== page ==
Everyone around me always told me I was shy, and whenever they did that I would feel more and more irritated. I dont “feel” shy.. I just dont feel like speaking would contribuye to anything, so theres no point. Whenever I would try to voice these feelings, people would scoff at me. “Its just puberty, everyone feels that way, you cant possibly know what you feel, you’re just a dramatic child, it will pass.” Thats what my school counceler told me. It was the first and last time I ever tried to get help. But now I have found this, and I want to change. I feel isolated and alone, and I can go entire days without talking to anybody. I’ve always preffered this, but I fear my life will concist of constant depression and loneliness, as it have so far. I want to be able to talk to people, I want to be able to make friends or even just keep a simple conversation going for more than 2 seconds. I want to feel human. Now that I recignize my problem, by being a Lost child, I need to figure out how I can get over this. I want to feel normal and loved for the first time in my life.

    • defining your reality and understanding that there is a cause is the first step to a wonderful new life. it will take work and it will be hard because we are all required to act outside of our comfort zone. for some of us it’s by not speaking up for others, like you, it’s about speaking up an feeling what you feel about it. The adult child of alcoholics groups provide a safe place for you to practice and learn these new behaviors. Get a sponsor once you find someone who has made a similar journey and work with them. if you can’t find someone, know it’s probably your lost child trying to keep you where you are so ask someone anyway.

      good luck

  20. I really have to force myself to be loving and affectionate and in the moment with my child. I remember years between hugs, and none from my mother, so it is very hard for me to force physical affection out of myself, but once I do, it is so wonderful to hug my child and see that when she needs a hug she just comes and gets one. Sometimes, out of nowhere, this little person comes and just hugs me and tells me she loves me. I look at her in wonder, I never was allowed to be this way as a child, realizing she has a parental base I did not have at her age. I look forward to my child being free of the family crazy making that has so shaped and stunted me, but in order to do this, I am forced to look within and heal in order to assure the buck stops with me.

    I think I can state succinctly how it felt to be the lost child, and it is from a song by Queen: “I sometimes wish I’d never been born at all.”

    I finally confronted my rage within, only last month. It kept poking up out of the happy box where I stored it to study it later. It is gone, now, and once it left, I realized it was never me at all, that rageful person, but armor I donned at age fifteen in order to make it through the next thirty-two years more or less intact, though still stunted and needing of more work. I move on to deal with the sadness I never allowed myself to feel as a child. And the sadness is actually more difficult to work through than the rage. I hate to cry, I hate to feel this sadness, and I hope it is over soon.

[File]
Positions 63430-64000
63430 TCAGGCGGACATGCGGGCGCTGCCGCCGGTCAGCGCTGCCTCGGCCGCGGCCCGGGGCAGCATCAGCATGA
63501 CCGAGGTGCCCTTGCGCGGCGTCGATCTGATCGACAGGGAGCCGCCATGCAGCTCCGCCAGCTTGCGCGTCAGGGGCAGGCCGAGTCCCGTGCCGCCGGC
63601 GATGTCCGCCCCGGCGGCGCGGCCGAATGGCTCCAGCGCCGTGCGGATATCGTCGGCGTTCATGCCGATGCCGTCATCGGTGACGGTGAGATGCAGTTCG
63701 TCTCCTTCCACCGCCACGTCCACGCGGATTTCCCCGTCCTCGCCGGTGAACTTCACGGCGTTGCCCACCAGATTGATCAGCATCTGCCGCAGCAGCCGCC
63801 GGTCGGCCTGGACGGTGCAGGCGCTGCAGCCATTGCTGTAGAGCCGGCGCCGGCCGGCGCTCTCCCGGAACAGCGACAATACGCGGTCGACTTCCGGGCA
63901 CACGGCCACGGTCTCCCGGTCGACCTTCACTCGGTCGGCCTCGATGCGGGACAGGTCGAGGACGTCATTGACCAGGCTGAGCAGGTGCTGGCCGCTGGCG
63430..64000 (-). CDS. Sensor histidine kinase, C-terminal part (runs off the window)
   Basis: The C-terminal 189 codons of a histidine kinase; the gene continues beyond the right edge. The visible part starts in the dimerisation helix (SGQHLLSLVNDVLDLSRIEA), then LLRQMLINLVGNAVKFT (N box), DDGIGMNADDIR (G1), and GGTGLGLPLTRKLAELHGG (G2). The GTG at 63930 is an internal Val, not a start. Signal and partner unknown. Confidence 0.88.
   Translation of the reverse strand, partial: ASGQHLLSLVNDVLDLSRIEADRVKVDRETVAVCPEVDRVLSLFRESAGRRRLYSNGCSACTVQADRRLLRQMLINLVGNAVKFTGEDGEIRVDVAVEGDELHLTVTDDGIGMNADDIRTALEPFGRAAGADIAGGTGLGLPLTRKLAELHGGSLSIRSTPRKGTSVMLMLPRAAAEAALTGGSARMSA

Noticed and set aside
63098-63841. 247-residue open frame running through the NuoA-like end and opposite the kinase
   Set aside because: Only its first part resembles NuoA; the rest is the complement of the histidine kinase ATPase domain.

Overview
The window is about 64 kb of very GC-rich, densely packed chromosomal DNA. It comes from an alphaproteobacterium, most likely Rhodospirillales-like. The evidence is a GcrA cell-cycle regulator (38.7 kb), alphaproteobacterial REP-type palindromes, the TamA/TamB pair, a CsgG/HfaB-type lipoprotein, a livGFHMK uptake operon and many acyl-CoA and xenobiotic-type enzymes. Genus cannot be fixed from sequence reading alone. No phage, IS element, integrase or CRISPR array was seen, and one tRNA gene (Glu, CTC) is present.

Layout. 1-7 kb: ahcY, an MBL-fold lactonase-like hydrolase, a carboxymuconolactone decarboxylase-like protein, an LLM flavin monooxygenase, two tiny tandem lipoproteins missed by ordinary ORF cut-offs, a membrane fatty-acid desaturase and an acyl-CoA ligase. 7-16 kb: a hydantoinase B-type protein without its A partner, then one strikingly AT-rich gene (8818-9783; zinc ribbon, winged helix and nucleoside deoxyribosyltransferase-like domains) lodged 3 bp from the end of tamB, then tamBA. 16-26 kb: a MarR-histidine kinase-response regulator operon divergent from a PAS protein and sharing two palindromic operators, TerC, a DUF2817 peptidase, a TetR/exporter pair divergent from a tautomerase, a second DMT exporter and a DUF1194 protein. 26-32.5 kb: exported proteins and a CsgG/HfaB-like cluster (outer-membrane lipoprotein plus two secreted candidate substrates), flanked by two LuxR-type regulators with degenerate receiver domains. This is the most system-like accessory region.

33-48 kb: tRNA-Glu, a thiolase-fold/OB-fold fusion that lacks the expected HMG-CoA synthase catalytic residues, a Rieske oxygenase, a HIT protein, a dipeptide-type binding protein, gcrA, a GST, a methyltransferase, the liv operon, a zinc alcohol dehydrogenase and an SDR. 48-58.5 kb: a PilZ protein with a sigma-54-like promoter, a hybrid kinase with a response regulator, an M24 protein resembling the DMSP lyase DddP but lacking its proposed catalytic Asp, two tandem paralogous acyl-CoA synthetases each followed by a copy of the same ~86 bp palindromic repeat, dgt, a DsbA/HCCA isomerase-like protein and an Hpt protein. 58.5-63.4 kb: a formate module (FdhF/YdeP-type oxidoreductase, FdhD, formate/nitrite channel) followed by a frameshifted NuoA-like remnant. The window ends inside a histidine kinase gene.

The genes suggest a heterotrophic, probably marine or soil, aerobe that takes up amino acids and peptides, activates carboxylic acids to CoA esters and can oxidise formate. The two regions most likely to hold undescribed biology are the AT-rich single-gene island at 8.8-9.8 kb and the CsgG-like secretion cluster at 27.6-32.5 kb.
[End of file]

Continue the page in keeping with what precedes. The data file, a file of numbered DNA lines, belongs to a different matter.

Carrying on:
I’m still not sure how I upgraded from ‘lost child,’ to ‘scapegoat,’ in the family I no longer hang with, but it had something to do with me daring to get married and have a child, and the straw that broke my bio-families back was I dared to upset the family tradition of formula feeding. Yup. Just like my mother, I dared to breastfeed. Isn’t that just the silliest thing to be ostracized for?

    I understand there won’t be any true closure, so, the things I wonder, now? I’d really love to hear the lies that have been told about me. They must be fantastic, I want to write them out and make funny stories of them. Then, I do admit, despite all the research that implies otherwise, I do wonder if they miss me at all, but then I remember back to an incident as a child, and I’m like ‘Oh well.’

    It is strange to be without the worry of a toxic family dragging me down, but, it is difficult to recover from what happened, so, I forgive myself my questions, and maybe, someday, the answers to those questions will be googleable, too.

    Thank you for these blogs. =)

    • good for you. Breaking free from a toxic family is one of the hardest things to do. You seem to have successfully managed it and in the process changed your life, and that of your little one.

      congratulations and continued good luck